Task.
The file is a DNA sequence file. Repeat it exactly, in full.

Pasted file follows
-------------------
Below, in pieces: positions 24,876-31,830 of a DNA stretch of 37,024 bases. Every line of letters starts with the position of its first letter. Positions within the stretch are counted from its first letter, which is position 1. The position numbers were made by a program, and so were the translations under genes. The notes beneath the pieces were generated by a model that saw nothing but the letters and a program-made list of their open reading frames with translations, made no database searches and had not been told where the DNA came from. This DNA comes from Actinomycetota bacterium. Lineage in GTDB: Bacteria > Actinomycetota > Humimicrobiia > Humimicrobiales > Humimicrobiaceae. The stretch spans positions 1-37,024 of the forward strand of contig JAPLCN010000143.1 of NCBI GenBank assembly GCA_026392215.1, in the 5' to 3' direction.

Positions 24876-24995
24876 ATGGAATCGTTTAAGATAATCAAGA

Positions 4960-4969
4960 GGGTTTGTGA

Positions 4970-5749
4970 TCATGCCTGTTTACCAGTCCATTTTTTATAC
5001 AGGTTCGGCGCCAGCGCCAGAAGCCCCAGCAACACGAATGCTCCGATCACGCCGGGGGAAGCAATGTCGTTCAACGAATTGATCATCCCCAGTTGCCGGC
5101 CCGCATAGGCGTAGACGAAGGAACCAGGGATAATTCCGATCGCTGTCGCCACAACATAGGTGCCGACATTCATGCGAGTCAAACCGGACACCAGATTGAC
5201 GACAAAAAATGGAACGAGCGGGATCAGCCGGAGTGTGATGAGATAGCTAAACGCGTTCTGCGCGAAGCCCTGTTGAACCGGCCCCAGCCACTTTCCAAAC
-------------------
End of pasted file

Below, in pieces: positions 24,876-31,830 of a DNA stretch of 37,024 bases. Every line of letters starts with the position of its first letter. Positions within the stretch are counted from its first letter, which is position 1. The position numbers were made by a program, and so were the translations under genes. The notes beneath the pieces were generated by a model that saw nothing but the letters and a program-made list of their open reading frames with translations, made no database searches and had not been told where the DNA came from. This DNA comes from Actinomycetota bacterium. Lineage in GTDB: Bacteria > Actinomycetota > Humimicrobiia > Humimicrobiales > Humimicrobiaceae. The stretch spans positions 1-37,024 of the forward strand of contig JAPLCN010000143.1 of NCBI GenBank assembly GCA_026392215.1, in the 5' to 3' direction.

Positions 24876-24995
24876 ATGGAATCGTTTAAGATAATCAAGA

Positions 4960-4969
4960 GGGTTTGTGA

Positions 4970-5749
4970 TCATGCCTGTTTACCAGTCCATTTTTTATAC
5001 AGGTTCGGCGCCAGCGCCAGAAGCCCCAGCAACACGAATGCTCCGATCACGCCGGGGGAAGCAATGTCGTTCAACGAATTGATCATCCCCAGTTGCCGGC
5101 CCGCATAGGCGTAGACGAAGGAACCAGGGATAATTCCGATCGCTGTCGCCACAACATAGGTGCCGACATTCATGCGAGTCAAACCGGACACCAGATTGAC
5201 GACAAAAAATGGAACGAGCGGGATCAGCCGGAGTGTGATGAGATAGCTAAACGCGTTCTGCGCGAAGCCCTGTTGAACCGGCCCCAGCCACTTTCCAAAC